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Who are the Houthis?

Houthi rebel. Reuters
Houthi rebel. Reuters

As the Israel-Hamas war continues to rage on, the Iran-backed terrorist group in southern Yemen has continued to support the Islamic terrorist group in Gaza, hoping to stretch Jerusalem thin. Amid the conflict, many have asked about the Houthis' origins and their connection with Tehran.

The roots of the Houthi movement can be traced to the 1990s when Hussein Badreddin al-Houthi, a Zaidi Shia religious leader, began rallying followers in Yemen's Saada province.

In the beginning, the Houthi movement was a localized, religious endeavor. However, over time, it evolved into an armed insurgency, responding to the local and regional dynamics in the Middle East.

The association with Tehran can be traced back to the mid-2000s when the Islamic Republic saw an opportunity to exploit the Houthi's grievances and challenge their regional adversary, Saudi Arabia.

Iran's support for the Houthi rebels has included financial aid, weaponry, and military training. As a result, the Houthi movement had the military and financial equipment to stand against the Saudis and American forces.

In 2014, the Houthi rebels, with support from forces loyal to former President Ali Abdullah Saleh, took control of Yemen's capital, Sanaa, marking a significant turning point that prompted a military intervention by a coalition of Arab states, led by Saudi Arabia and the United Arab Emirates, in March 2015.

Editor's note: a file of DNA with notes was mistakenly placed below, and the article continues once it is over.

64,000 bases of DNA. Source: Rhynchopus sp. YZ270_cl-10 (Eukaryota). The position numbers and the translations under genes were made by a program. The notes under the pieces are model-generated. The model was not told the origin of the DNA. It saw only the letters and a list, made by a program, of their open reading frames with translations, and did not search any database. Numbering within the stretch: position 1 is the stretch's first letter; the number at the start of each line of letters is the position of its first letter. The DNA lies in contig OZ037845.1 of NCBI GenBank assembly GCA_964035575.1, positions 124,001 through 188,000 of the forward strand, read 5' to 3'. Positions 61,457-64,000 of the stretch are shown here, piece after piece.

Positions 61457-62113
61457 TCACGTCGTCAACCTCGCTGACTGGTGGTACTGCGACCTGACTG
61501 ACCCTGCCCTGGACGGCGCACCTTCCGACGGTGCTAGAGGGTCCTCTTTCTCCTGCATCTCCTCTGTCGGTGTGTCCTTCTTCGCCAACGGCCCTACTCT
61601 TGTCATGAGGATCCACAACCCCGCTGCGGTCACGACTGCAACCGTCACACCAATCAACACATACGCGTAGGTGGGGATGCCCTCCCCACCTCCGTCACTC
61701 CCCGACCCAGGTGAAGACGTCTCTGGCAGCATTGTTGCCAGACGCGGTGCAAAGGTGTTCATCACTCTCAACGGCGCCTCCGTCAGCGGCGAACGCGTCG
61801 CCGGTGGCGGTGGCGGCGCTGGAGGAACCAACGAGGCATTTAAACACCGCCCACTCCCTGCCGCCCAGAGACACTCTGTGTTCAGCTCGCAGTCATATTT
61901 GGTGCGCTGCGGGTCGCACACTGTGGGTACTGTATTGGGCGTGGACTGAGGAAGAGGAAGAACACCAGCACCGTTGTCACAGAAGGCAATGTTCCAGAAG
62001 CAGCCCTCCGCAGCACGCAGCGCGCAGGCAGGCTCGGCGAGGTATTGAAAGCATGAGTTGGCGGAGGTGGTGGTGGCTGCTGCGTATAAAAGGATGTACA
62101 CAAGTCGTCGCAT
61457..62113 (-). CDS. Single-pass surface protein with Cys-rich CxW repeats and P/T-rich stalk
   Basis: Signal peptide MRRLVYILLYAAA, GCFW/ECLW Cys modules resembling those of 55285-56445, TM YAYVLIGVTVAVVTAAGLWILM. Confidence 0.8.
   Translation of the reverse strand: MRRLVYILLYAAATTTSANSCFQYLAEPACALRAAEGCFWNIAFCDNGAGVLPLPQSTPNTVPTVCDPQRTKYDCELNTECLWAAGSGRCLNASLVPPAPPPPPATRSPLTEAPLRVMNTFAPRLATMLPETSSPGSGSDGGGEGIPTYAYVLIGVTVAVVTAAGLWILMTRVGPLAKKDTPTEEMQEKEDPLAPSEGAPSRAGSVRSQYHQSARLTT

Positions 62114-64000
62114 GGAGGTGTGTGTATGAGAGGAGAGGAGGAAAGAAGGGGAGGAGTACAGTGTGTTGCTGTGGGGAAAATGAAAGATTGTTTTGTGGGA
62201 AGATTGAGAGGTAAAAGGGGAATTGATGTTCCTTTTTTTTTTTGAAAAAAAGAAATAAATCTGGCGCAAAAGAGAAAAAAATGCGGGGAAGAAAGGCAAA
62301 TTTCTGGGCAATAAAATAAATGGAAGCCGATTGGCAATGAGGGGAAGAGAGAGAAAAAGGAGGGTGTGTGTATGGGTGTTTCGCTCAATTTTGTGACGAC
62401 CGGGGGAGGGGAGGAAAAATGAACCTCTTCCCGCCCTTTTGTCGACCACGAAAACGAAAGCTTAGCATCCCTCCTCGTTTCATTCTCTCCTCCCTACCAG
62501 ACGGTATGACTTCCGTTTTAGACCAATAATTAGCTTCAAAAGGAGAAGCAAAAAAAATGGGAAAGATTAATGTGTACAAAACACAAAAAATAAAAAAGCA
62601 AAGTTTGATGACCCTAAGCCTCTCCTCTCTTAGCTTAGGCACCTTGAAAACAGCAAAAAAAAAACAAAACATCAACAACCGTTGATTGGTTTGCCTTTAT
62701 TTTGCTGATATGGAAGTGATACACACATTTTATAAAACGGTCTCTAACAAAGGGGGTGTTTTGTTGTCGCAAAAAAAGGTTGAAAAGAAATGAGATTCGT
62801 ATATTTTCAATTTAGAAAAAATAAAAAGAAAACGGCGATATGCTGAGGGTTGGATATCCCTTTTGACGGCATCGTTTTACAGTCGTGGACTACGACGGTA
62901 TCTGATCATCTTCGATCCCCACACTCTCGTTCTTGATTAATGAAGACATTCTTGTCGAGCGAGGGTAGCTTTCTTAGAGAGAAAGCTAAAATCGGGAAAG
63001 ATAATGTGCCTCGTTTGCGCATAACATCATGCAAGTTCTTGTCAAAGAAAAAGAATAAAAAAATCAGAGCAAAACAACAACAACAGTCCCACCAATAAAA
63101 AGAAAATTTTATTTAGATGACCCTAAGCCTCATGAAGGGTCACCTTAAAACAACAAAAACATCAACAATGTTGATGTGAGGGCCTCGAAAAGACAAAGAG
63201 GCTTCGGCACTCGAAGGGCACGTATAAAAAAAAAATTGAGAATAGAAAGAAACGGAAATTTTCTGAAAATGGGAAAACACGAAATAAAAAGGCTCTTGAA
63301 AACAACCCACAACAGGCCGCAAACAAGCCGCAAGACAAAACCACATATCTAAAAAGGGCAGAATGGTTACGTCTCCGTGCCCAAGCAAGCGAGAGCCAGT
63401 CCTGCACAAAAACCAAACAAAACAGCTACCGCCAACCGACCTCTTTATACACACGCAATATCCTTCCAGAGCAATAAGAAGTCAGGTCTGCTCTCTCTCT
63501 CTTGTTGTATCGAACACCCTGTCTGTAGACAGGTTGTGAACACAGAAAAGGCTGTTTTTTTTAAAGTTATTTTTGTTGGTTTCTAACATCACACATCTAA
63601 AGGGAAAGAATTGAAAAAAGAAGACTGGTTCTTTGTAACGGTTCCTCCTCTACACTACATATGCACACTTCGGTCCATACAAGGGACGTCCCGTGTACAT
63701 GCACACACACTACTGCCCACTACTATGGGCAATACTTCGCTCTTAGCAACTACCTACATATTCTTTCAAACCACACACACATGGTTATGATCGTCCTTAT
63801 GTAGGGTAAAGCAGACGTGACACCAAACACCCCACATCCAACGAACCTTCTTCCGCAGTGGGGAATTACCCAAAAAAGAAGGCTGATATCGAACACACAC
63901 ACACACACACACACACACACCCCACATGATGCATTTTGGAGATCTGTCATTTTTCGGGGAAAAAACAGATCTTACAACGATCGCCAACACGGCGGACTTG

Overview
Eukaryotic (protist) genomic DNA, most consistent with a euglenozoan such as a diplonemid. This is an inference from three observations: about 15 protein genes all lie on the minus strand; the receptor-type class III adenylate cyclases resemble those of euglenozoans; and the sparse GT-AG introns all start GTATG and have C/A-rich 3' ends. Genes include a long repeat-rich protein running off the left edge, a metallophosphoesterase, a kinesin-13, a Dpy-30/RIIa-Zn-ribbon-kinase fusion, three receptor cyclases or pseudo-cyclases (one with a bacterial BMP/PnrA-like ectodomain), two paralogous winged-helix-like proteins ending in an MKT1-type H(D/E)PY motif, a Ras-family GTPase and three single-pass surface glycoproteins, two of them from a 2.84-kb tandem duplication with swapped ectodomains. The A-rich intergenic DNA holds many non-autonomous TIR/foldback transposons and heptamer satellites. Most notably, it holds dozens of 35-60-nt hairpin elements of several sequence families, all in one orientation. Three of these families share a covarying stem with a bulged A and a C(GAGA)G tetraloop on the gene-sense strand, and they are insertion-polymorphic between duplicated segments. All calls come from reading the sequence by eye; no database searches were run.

The coalition's goal was to reinstate the internationally recognized government of President Abdrabbuh Mansur Hadi and push back the Houthi rebels.

The ongoing conflict in Yemen has since escalated into a full-blown humanitarian crisis by the Houthis and Iran.

The toll includes a high number of civilian casualties, massive displacement, and a severe food and healthcare crisis.

The Houthi rebels have recruited child soldiers, committed human rights violations, and launched cross-border missile attacks into Saudi Arabia.

Their control over vital ports and the blockade of Yemeni ports by the coalition have exacerbated the humanitarian crisis.

While the Houthi movement's religious and ideological foundations lie in Zaidi Shia beliefs, their alignment with Iran and the broader regional context has turned them into a proxy force.

Iran views the Houthi rebels to project influence and challenge regional rivals, primarily Saudi Arabia.

In 2021, the Biden administration formally delisted Yemen's Houthi movement as a Foreign Terrorist Organization (FTO). As a result, the Houthis have been treated as an equal partner in the ongoing peace talks with the United Nations.

Today, the Houthis continue to receive support from Tehran, supplying the group with financial and military support against Israel, Saudi Arabia, and the United States.

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